Ukraine War: Ukrainian envoy said Russia's attack was not only on Ukraine but on UN.
The UN Human Rights Council voted Monday to hold an urgent debate about Russia's invasion of Ukraine, further isolating Moscow which had resisted Kiev's attempt to shine a light on abuses committed in the war.
Russia's attack on Ukraine dominated the start of the UN body's main annual session in the Swiss city of Geneva, with countries rallying around Kyiv's demand to put Russia's actions in the spotlight.
Ukraine's ambassador in Geneva Yevheniia Filipenko warned that Russia's invasion, which has killed dozens of civilians and forced hundreds of thousands to flee, "was an attack not only on Ukraine."
"It was an attack on every UN member state, on the United Nations and on the principles that this organisation was created to defend" she told the council.
Russia, which has become an international pariah as its forces do battle on the streets of Ukraine's cities, rejected the call for a debate and demanded the issue be put to a vote.
But a full 29 of the council's 47 members backed Kyiv's request, while only five voted no, including Russia itself and China. Thirteen countries, mostly African, abstained from voting.
US Ambassador Sheba Crocker hailed the result as proof that "Russia is totally isolated at the council."
"The international community is united in condemning Russia's egregious action," she said in a statement.
The debate on Ukraine is to take place on Thursday, after the initial high-level part of the council's five-week session, when ministers and top officials from over 140 countries will speak.
Ukraine on Monday presented a draft resolution to be discussed during the debate, calling for a high-level investigation into all alleged violations committed in the conflict, dating back to 2014 when the Kremlin annexed Crimea and supported a separatist movement in Ukraine's east.
In her opening statement Monday, UN rights chief Michelle Bachelet pointed out that "throughout history, there have been moments of profound gravity, that cut the course of events between a 'before' and a very different, more harmful, 'after'."
"We are at such a tipping point," she warned.
She said her office had tallied more than 100 civilians, including seven children, killed in just the five days since the invasion began, warning the true death count was surely far higher.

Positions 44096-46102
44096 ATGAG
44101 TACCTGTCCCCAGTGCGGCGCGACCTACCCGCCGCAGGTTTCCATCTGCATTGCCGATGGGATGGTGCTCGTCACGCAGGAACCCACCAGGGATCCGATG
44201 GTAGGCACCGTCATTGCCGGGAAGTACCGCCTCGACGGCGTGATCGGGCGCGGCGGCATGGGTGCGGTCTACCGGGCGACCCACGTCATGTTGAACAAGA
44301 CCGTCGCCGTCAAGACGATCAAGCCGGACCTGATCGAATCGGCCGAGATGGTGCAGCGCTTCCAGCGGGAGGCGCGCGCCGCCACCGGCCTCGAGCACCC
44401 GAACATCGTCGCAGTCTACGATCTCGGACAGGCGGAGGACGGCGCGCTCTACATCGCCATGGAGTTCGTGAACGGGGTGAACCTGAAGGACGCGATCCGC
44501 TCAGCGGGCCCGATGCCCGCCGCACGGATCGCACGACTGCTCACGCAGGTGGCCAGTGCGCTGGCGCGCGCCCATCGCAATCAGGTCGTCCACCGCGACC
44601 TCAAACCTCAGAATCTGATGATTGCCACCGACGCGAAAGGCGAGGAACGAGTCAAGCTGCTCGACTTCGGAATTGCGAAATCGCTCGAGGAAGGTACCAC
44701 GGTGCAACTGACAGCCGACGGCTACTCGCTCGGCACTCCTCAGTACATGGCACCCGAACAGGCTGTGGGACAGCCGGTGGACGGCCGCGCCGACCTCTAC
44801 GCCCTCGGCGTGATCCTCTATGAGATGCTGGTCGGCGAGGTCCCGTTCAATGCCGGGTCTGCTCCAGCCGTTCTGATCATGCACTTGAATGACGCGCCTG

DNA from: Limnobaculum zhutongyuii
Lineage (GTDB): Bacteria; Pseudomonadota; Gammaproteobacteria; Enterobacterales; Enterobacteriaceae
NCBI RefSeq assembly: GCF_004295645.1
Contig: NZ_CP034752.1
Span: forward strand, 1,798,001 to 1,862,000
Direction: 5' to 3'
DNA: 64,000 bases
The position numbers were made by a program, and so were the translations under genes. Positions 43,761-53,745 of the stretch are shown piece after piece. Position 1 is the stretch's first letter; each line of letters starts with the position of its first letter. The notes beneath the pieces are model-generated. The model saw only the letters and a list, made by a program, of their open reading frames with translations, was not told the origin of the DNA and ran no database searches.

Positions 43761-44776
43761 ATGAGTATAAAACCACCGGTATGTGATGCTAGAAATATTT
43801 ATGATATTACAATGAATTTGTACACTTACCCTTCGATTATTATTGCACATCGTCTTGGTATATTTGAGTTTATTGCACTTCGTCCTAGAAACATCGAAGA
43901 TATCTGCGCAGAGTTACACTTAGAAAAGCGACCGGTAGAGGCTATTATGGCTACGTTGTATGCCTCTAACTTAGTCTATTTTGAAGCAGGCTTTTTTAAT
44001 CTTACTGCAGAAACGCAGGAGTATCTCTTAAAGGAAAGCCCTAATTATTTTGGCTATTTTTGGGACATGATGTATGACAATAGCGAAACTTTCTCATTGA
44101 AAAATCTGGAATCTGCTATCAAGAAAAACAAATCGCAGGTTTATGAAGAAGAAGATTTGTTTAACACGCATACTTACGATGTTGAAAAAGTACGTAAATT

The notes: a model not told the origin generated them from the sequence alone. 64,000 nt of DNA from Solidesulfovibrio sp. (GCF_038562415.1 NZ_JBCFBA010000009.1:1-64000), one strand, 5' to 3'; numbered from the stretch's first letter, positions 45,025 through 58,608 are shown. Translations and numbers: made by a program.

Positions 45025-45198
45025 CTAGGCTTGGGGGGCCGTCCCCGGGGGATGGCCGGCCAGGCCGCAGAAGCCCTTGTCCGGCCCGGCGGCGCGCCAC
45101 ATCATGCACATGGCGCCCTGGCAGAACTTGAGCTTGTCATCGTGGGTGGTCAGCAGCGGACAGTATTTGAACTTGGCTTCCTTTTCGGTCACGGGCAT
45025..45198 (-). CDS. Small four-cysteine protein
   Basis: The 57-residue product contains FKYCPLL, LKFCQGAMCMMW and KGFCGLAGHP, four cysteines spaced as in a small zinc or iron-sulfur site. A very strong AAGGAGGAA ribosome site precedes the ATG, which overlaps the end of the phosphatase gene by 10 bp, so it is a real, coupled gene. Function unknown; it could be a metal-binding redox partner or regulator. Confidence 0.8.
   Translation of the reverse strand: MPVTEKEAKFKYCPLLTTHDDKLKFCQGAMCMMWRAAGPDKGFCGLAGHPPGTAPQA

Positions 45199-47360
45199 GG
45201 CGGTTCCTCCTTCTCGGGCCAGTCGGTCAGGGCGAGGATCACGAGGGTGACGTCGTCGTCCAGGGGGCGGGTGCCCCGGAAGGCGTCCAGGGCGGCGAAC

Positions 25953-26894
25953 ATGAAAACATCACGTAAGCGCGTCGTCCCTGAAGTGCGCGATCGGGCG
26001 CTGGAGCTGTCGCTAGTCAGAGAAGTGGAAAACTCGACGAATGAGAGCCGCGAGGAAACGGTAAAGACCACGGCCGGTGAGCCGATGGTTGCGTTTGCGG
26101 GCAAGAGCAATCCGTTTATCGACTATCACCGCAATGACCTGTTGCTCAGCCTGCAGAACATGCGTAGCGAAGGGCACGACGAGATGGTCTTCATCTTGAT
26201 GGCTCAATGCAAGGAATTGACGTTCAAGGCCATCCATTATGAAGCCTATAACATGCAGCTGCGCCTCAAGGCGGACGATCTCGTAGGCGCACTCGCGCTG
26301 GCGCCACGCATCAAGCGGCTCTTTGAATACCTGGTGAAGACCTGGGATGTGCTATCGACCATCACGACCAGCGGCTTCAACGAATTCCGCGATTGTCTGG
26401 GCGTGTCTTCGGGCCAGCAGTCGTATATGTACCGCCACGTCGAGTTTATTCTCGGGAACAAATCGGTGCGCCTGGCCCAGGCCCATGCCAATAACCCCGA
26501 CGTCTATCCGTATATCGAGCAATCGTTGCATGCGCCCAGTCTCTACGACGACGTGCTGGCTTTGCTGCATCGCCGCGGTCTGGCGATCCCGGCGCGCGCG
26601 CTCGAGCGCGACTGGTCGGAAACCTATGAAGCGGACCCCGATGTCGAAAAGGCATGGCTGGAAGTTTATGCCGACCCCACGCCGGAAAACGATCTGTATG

Filipenko said Ukraine's health ministry had registered 350 deaths, including 16 children, since Thursday.
Lavrov In Geneva
Russian Foreign Minister Sergei Lavrov, who along with President Vladimir Putin has been slapped with EU sanctions over the invasion, is expected to travel to Switzerland to address the rights council on Tuesday morning.
He is also expected to address the Conference on Disarmament and to host a press conference Tuesday, but his participation has been complicated by the fact that the European Union, which borders Switzerland, has closed its airspace to Russian flights.
The UN told news agency AFP that Guterres himself spoke Sunday "with relevant Russian and European authorities to help solve the problem."
Also on Tuesday, Lavrov's US, British and European Union counterparts are due to address the council via video message, with Ukraine's top diplomat scheduled to do the same on Wednesday.
Ukraine's raging conflict is expected to deepen the increasing polarisation seen at the council in recent years.
All the main actors in the conflict are currently members of the already heavily polarised council, including Russia, Ukraine and the United States, which rejoined last month after having been withdrawn by former president Donald Trump in 2018.
Rights groups in Geneva, including the World Organisation Against Torture (OMCT), have called on the UN General Assembly to suspend Russia's membership in the rights council over the invasion.
"It would be inconceivable that a state that has invaded a sovereign neighbour and denies its very right to exist should continue to serve in the world's primary human rights body," OMCT said in a statement.
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